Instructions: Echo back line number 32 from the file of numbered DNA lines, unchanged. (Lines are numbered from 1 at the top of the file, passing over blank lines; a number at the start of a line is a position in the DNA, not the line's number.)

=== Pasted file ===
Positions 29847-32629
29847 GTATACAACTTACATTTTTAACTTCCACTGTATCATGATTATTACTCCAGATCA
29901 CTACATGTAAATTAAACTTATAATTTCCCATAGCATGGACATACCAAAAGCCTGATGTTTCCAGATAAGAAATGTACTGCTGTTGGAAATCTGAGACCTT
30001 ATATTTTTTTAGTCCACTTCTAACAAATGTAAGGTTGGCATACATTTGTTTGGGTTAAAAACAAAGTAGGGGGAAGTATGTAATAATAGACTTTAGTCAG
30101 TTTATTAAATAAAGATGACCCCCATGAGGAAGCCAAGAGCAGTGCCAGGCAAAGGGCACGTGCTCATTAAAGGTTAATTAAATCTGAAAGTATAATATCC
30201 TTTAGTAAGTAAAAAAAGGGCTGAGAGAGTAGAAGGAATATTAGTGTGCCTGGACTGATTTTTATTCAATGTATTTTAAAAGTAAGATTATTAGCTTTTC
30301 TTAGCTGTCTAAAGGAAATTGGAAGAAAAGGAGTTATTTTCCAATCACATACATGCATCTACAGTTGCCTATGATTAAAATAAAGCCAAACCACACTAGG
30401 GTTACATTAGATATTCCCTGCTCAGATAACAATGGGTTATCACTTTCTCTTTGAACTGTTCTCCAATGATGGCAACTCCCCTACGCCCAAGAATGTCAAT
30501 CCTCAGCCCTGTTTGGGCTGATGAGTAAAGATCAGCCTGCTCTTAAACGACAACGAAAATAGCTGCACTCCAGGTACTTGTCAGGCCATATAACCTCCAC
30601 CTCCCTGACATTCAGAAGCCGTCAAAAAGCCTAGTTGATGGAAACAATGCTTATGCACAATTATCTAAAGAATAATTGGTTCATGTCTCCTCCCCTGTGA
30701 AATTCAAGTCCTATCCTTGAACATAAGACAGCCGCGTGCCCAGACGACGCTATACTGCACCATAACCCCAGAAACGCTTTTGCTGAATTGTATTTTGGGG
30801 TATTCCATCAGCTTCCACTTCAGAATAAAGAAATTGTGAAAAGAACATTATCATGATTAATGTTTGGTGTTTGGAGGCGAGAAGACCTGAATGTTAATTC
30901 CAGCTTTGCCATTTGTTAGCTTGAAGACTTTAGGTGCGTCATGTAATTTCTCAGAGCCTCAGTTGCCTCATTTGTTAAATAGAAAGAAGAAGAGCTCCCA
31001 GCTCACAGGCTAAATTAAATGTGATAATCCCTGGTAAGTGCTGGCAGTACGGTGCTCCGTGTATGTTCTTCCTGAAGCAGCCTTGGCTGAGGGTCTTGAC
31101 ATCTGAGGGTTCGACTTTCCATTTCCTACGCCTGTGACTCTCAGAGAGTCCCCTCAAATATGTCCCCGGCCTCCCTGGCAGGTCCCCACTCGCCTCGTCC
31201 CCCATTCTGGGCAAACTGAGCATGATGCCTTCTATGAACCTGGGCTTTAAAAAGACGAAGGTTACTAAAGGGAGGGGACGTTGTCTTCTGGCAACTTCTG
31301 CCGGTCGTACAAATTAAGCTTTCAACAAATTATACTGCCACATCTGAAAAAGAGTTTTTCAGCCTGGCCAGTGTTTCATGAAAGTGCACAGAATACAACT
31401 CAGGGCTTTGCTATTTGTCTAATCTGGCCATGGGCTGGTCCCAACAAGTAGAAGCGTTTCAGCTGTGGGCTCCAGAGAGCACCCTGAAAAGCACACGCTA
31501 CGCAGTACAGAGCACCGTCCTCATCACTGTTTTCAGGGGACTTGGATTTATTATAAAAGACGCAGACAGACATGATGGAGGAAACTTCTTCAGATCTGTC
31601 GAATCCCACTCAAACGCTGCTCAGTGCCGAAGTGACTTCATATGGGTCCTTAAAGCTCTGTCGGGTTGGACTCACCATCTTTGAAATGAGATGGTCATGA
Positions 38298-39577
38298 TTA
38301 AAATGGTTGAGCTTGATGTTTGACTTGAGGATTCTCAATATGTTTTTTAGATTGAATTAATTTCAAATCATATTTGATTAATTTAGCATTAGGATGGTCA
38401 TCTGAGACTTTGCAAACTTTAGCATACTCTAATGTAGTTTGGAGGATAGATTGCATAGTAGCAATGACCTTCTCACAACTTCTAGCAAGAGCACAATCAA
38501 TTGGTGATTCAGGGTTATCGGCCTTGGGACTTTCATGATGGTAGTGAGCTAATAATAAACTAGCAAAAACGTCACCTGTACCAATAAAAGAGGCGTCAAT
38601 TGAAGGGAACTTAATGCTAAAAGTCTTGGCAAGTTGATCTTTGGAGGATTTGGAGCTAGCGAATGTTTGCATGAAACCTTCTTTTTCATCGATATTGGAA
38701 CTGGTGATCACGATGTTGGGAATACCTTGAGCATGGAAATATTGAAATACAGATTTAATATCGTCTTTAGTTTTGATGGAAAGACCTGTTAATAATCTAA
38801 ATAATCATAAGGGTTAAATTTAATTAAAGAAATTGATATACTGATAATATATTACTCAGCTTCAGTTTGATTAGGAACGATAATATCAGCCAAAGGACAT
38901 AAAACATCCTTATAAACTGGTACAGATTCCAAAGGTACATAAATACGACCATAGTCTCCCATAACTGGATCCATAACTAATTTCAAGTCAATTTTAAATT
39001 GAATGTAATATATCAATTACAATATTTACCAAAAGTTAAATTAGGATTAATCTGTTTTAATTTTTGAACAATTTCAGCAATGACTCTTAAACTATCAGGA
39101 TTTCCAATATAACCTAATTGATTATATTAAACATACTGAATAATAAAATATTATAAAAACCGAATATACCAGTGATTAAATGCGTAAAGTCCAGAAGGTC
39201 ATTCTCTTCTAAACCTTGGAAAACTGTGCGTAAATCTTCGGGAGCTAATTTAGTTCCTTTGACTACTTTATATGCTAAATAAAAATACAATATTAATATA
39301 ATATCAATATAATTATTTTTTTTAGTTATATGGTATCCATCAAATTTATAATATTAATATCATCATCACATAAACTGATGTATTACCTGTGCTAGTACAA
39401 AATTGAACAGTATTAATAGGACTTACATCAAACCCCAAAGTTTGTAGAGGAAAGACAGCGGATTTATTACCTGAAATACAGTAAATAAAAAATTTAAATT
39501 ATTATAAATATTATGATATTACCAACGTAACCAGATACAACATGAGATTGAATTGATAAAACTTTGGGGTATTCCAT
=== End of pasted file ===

39201 ATTCTCTTCTAAACCTTGGAAAACTGTGCGTAAATCTTCGGGAGCTAATTTAGTTCCTTTGACTACTTTATATGCTAAATAAAAATACAATATTAATATA